Consult with the laboratory supervisor about the content and format of your report for this experiment. Suggestions and questions to consider are as follows:
- Write a short summery of what you did in this experiment, noting any deviations or substitutions in the procedure.
- Show example stripping voltammograms for Pb at 2 or more concentrations. Plot Ip vs. Pb concentration (both the uncorrected and corrected for background) and from the plot, determine the concentration of the Pb in the unknown sample. [Note: If you could not detect a peak for Pb in your unknown, the amount of Pb is most likely below 10 ppb.]
- Were there other metals present in the water sample as evidenced by other peaks? If yes, how can you identify the metal or metals?
- If your unknown is tap water, the amount of Pb may depend on whether the water was left standing in the pipes for hours or days, or whether you let the water run for a few minutes before sampling. If time permits, you may wish to see whether there is a difference in the quantity of Pb depending on the sampling time.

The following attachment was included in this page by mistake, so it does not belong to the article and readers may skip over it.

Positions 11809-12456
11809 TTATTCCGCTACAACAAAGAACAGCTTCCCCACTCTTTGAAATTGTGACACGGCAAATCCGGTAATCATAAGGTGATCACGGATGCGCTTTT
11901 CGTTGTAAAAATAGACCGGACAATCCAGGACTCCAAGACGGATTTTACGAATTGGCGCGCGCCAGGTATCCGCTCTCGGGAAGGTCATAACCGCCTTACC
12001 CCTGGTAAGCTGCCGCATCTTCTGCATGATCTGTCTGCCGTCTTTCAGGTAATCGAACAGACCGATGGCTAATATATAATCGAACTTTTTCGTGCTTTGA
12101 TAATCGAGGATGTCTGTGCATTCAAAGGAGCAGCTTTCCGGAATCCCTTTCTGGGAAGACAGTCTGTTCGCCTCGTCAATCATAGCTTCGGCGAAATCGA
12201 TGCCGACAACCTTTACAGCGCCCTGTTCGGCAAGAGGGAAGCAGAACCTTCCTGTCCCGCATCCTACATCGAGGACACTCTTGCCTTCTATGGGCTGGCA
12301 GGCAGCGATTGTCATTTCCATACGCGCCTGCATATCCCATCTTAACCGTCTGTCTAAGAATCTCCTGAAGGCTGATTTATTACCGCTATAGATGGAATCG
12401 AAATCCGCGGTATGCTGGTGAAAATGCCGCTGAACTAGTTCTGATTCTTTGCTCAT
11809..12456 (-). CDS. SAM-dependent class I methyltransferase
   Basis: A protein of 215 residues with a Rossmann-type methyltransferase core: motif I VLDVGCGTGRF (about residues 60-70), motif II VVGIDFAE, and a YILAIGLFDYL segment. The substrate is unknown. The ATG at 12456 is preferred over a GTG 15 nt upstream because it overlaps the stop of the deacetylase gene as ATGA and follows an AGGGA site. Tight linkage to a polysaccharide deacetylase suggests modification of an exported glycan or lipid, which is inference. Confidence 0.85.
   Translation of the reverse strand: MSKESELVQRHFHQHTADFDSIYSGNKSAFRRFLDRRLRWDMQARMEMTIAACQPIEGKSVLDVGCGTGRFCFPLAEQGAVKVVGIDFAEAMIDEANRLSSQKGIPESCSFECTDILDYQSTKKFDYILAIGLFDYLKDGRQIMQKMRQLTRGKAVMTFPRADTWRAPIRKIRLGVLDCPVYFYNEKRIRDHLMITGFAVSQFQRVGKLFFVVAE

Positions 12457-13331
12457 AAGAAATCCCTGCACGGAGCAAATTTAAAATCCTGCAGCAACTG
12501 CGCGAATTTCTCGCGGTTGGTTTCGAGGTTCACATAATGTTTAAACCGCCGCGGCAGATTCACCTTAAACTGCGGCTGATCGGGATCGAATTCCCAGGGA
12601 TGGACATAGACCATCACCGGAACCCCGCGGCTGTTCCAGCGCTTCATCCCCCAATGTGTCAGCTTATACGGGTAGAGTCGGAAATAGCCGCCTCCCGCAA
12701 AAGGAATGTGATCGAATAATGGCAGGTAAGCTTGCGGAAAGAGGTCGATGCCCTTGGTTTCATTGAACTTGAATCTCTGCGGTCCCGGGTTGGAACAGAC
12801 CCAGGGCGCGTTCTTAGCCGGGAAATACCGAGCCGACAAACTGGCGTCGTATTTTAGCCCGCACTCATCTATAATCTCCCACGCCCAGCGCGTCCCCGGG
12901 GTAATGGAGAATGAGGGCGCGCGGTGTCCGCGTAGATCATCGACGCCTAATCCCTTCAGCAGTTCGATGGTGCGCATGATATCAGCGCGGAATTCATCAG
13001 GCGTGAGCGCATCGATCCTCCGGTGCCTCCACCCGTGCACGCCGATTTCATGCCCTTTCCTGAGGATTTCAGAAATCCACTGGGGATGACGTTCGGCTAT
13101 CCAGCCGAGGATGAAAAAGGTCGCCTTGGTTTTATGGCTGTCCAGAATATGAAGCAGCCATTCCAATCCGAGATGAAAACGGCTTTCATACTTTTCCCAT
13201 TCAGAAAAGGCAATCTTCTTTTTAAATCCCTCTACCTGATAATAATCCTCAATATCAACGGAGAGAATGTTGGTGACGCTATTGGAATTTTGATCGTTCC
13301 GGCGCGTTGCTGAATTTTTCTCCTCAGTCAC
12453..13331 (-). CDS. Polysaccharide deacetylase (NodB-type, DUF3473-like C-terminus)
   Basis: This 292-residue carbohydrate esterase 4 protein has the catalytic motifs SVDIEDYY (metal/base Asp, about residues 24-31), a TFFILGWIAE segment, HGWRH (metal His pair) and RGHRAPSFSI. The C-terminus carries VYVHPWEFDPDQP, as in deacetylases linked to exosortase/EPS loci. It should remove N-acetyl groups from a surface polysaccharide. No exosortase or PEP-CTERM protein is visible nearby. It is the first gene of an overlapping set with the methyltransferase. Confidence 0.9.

- If time permits, make a run with 100 ppb without the co-deposition of Hg and report what you observed in the way of the Pb ASV wave shape and height, and compare it to the result with the Hg film.
Note: It is important to use high purity water throughout in making solutions and high purity reagents that are designated as being free of heavy metals. Besides trace amounts of Pb in reagents, copper is usually the main contaminant.